Under the pandemic economic closure, the unemployment statistics dropped very fast since the peak of nearly 16% in March 2020, down to 6.3% in January 2021. Even when it rose 0.1% last month (April), the number has been stable at around 6% this year.
However, the U.S. labor force (those willing and/or able to work) keeps shrinking rapidly. Back in 2007, 66% of Americans had a job or were actively seeking work. Today, that number is at 62.8% — the lowest level since 1978: in 2000 the workforce amounted to 159,500,505 and it is now at 151,070,643, a drop of more than 8 million, and 25,098,583 of them have part-time jobs only. The number of people officially unemployed at this moment amounts to 9,675,608; if we add those no longer receiving unemployment benefits and those no longer seeking a job, this number rises to 17,386,285 at the time of writing this note, and that is well above 10% of the labor force.
So what's going on? One theory is that the weak job market is causing people to simply give up looking for work — they're crumpling up their resumes and going home. A recent paper from the Boston Fed suggested that these "non-inevitable dropouts" might even account for the bulk of the decline. However, it is known that many thousands (or millions?) are taking advantage of government gifts to enjoy a long "paid vacation".
It is important to note that 42,715,457 persons are receiving food stamps and some 17 million more receive temporary welfare assistance. Total spending on Welfare programs (including Medicaid) was $827 billion in 2020. By comparison, this year's defense budget is 726 billion.
On February 11, 2020, I published a report (democraciaparticipativa.net/economia-soc...ultimos-19-anos.html
) on America's huge and growing national debt, when it seemed that President Trump was slowing its growth, but not with enough speed. I then underlined how it had grown rapidly during the Bush and Obama administrations, and had not slowed down during the Trump administration at the declining pace he had promised in his election campaign. In fact, the debt amounted to $6.06 trillion when Bush took office, increased to $10.63 trillion when Obama took office and accelerated to $19.95 trillion when Trump took office. At the beginning of the pandemic, although growth had slowed significantly, it was already 23.27 trillion.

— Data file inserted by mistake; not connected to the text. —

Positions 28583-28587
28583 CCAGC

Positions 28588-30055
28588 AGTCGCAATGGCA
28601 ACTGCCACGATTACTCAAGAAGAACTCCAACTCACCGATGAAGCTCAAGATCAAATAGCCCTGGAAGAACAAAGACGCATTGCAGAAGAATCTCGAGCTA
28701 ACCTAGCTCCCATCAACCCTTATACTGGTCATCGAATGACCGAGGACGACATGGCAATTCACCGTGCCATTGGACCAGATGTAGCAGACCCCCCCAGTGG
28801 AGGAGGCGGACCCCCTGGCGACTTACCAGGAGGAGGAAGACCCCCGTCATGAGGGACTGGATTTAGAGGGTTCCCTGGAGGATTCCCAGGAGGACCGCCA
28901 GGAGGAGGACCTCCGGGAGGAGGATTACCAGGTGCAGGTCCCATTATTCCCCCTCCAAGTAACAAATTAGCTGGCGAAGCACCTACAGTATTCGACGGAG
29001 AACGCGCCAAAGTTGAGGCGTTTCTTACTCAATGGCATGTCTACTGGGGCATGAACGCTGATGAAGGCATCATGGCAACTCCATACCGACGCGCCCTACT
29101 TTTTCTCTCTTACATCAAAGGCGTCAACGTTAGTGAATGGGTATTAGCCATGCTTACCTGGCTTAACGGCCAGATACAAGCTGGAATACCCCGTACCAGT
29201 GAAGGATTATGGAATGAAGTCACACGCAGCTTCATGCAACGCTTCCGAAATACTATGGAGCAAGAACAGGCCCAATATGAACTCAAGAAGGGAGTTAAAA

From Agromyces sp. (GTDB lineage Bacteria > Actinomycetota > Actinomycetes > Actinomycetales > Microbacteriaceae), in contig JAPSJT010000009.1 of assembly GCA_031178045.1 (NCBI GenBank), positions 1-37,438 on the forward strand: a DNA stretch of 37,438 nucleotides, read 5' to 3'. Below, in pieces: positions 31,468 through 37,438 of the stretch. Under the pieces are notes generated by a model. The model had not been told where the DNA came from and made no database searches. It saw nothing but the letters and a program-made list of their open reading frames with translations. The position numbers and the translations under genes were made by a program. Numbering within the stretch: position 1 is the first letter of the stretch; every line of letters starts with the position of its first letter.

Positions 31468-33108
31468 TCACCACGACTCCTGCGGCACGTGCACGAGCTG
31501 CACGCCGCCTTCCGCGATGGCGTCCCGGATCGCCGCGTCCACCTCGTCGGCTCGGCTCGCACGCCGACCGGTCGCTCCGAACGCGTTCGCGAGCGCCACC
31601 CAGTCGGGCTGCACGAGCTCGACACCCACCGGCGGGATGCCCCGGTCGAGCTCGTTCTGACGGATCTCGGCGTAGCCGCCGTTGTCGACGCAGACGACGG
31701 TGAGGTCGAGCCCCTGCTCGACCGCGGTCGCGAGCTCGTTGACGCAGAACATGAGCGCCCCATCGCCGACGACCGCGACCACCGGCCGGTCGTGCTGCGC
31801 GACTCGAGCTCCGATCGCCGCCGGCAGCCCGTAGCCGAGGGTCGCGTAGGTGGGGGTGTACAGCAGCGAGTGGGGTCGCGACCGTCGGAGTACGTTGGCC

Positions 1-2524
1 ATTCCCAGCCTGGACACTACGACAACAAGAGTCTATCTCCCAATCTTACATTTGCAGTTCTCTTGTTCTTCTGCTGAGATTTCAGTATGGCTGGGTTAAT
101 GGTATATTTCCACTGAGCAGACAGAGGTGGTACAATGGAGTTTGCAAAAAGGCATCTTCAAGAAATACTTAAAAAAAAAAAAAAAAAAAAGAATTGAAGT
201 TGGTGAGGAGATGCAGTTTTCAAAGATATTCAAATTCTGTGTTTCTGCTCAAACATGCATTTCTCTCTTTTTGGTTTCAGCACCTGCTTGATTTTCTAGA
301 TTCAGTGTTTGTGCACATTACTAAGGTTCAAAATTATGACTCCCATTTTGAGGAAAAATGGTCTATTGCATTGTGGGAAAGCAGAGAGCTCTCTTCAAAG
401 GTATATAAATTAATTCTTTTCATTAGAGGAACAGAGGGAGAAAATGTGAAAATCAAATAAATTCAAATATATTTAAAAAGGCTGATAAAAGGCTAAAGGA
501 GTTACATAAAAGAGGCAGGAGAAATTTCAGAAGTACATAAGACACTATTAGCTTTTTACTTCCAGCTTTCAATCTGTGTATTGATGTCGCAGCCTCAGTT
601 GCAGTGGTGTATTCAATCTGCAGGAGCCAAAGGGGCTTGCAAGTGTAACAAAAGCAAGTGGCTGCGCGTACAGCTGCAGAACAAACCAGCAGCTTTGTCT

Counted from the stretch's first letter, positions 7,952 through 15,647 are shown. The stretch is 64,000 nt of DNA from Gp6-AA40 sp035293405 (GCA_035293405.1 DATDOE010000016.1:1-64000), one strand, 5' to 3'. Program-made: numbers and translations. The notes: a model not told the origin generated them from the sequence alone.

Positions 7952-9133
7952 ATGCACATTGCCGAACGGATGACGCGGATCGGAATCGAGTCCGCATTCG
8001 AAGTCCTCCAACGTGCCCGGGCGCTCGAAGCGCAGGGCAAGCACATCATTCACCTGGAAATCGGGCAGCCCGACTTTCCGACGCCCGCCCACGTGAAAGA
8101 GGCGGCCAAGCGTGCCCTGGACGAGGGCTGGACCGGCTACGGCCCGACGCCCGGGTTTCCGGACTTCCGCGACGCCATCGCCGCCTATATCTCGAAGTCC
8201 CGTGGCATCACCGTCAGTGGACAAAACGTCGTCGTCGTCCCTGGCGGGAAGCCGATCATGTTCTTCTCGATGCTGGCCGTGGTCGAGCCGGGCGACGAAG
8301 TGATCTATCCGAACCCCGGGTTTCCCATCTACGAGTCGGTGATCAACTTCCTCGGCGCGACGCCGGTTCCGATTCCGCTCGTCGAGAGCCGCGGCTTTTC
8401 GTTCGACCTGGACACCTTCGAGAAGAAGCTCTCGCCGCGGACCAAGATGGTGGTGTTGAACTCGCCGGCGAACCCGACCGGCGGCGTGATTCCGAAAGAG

The outbreak of the pandemic and its spread led to a huge drop in the country's production and level of services, leading to considerable unemployment and a noticeable acceleration in the amount of debt. Therefore, when the national debt rose to 26.5 trillions on August 7, 2020, I sounded the alarm again in a revealing essay (democraciaparticipativa.net/economia-soc...eaps-and-bounds.html
). But this dire wasteful trend continues to worsen and debt had risen in a few months to an overwhelming figure of around $28.2 trillion.
It is impossible to predict the precise moment when the irretrievable collapse of the country's economy will occur if this wasteful policy continues, because the mobiles of such an overwhelming cataclysm also depend on psychological factors such as the level of trust that the people continue to have in their government and on the value of their currency. However, we can predict with absolute certainty that future generations will angrily condemn us for this onerous legacy that we will leave to our children, grandchildren, and great-grandchildren as a disastrous and undesirable inheritance.